Assert yourself when facing a bully

Forcing someone to see things your way makes you a bully. Right now, there are a lot of issues that are emotional on all sides, whether it’s wearing a mask or not, school in person or virtual, peaceful protests or terrorists, a pandemic or a hoax and more. Many people are entrenched in their perspective and see anyone who disagrees as “the enemy” which leads to bullying, berating and belittling.

In these uncertain times we can all do ourselves a favor by being curious, being kind, and being humble. There is no one who has all the answers, situations are changing daily, more data is pouring in so stances shift, and stress is climbing for everyone. The confusion about what to do to return to work and school has stressed parents, communities and organizations. When we focus on finding information, seeking new perspectives and actively listening we can help reduce our stress.

Giving into the stress and fear can drive us to become rigid and unable to consider options. This leads to emotional reactions, some of which can be over the top. We’ve all seen the overly emotional reactions to mask mandates and school districts decisions. While the strength of the emotions is not surprising, the expression of them is shocking on occasion. There are stories about employees not wearing mandated masks and intentionally getting into other’s space to make those complying uncomfortable. Other antidotes share how leaders who believe it’s all overstated are ridiculing employees who ask for safety measures, often as mandated by law. 

What can you do if you are confronted by a bully? Do you fight fire with fire? Do you retreat to your corner and hope they go away? Do you stand firm in your belief? Do you hold your ground while seeking to understand their perspective? The best approach to handling a bully is to be firm but fair, be assertive.

Here are several tips to help you stand up to a bully without becoming one yourself.

  1. You get to decide for yourself. Just because someone feels strongly about a topic and are very vocal about it does not mean you must change your mind. Listen to their perspective and see if you learn something new. Weigh what you know and decide.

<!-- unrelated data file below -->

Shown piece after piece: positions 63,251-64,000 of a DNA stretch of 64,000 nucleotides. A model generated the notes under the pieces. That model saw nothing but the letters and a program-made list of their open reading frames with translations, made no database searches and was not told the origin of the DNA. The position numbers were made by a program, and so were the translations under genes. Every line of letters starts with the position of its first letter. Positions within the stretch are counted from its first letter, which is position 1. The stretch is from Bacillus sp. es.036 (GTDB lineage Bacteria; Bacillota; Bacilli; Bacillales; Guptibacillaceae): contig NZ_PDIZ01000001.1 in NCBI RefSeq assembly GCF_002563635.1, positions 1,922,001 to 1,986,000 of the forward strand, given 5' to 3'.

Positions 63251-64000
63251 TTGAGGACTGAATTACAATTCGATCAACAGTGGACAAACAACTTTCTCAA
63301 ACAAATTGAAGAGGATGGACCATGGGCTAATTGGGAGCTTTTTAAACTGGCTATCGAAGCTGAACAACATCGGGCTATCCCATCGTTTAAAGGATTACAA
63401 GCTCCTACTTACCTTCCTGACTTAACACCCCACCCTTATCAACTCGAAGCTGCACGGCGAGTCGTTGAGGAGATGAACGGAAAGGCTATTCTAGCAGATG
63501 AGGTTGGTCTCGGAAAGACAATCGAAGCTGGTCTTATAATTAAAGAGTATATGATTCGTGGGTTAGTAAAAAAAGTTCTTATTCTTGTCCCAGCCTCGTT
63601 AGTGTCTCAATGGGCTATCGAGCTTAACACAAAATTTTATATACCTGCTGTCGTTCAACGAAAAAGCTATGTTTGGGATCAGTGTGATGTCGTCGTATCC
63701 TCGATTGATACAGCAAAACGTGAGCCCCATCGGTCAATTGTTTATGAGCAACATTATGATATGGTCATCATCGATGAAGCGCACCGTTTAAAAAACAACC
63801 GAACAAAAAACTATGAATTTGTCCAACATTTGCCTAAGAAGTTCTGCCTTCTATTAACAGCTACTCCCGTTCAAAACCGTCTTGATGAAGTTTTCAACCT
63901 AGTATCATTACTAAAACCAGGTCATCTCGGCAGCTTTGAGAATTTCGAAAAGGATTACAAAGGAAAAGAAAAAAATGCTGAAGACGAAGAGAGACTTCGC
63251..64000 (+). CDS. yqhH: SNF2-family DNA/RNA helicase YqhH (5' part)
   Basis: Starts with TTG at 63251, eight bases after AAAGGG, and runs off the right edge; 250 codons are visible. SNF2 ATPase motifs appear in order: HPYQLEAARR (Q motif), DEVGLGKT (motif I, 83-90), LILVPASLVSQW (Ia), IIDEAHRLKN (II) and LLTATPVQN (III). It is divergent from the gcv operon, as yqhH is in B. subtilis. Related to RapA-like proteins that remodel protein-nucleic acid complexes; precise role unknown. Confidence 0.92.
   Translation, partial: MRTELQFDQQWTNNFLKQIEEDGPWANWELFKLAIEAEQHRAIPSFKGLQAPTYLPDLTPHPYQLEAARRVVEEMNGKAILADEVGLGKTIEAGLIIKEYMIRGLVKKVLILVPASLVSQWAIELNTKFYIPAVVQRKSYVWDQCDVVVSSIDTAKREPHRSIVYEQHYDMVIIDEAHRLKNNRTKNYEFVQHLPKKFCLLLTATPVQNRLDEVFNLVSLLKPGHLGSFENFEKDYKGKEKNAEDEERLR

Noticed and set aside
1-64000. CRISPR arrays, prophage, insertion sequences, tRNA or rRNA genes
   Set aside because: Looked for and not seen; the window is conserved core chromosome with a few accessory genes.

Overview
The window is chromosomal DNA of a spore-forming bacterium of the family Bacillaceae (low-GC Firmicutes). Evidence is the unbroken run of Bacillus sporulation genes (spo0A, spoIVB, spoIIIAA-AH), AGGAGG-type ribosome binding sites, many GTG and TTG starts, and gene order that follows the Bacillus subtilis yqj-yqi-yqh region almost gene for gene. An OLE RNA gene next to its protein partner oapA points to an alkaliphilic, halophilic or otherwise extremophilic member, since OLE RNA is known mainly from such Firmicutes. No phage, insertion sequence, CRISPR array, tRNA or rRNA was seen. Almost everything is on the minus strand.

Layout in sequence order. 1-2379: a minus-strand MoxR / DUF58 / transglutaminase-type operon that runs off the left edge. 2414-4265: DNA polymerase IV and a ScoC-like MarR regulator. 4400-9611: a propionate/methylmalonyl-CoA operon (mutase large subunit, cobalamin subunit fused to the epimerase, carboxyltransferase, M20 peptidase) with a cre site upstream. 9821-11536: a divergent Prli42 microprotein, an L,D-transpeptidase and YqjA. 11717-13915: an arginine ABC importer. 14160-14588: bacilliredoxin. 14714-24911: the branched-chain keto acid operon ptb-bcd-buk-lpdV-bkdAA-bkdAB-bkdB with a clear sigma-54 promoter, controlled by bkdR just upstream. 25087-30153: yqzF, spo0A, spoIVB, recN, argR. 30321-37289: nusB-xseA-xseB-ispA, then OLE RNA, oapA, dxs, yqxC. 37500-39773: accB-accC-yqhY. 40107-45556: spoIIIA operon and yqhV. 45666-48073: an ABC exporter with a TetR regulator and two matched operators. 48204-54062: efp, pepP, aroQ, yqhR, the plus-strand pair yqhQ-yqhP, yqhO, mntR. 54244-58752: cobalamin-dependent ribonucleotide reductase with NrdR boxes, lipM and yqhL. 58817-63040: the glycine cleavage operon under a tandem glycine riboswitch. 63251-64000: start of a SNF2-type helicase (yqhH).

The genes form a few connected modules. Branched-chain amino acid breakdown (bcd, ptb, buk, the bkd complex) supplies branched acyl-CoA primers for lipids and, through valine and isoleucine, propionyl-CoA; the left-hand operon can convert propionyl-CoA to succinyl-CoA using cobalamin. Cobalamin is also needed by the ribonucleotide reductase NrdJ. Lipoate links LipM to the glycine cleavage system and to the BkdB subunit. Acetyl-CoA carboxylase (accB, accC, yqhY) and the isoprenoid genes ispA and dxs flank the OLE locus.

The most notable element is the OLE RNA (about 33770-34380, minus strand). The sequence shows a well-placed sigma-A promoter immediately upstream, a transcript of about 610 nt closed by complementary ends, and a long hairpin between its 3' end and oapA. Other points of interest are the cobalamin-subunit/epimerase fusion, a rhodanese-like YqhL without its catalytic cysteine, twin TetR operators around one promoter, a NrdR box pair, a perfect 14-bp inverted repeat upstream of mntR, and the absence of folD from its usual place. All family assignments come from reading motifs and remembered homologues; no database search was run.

2. Remember they have a right their opinions. You get to make up your own mind and so do they. Learn to accept that their opinion isn’t yours and they are entitled to it.
  3. Stand your ground. If someone is pushing their opinions at you, stand firm. You can acknowledge their opinion while asserting yours. A great phrase to use is “That is your opinion and I believe …….” Or “I understand you feel that way and I feel differently about it.”
  4. Disengage. It is perfectly fine to walk away from the situation. Firmly state “I hear what you are saying, and I am not willing to discuss it with you at this time.” Then walk away, change topics, or disengage on IM or social media.
  5. Escalate the issue. If the person is making it difficult for you to do your job by interfering with your work or making it unsafe for you to do your job take it to your boss, a trusted leader or HR. Keep the conversation about how you can’t effectively work given the behavior not about how you feel about the other person or their ideas. You have the right to do your job without being harassed which can happen when people start bullying.

Feeling strongly about an issue is not an excuse to force ideas on someone else. Being passionate is great, bullying is not acceptable. Everyone is entitled to believe what they want and it’s okay to agree to disagree about any or all topics. The key to keeping your sanity is to remember their opinion is theirs and you are required to accept it. Be kind, be curious and be fair. If we stop forcing others to listen it will be easier to hear what people think. From there we can move forward to a better tomorrow.


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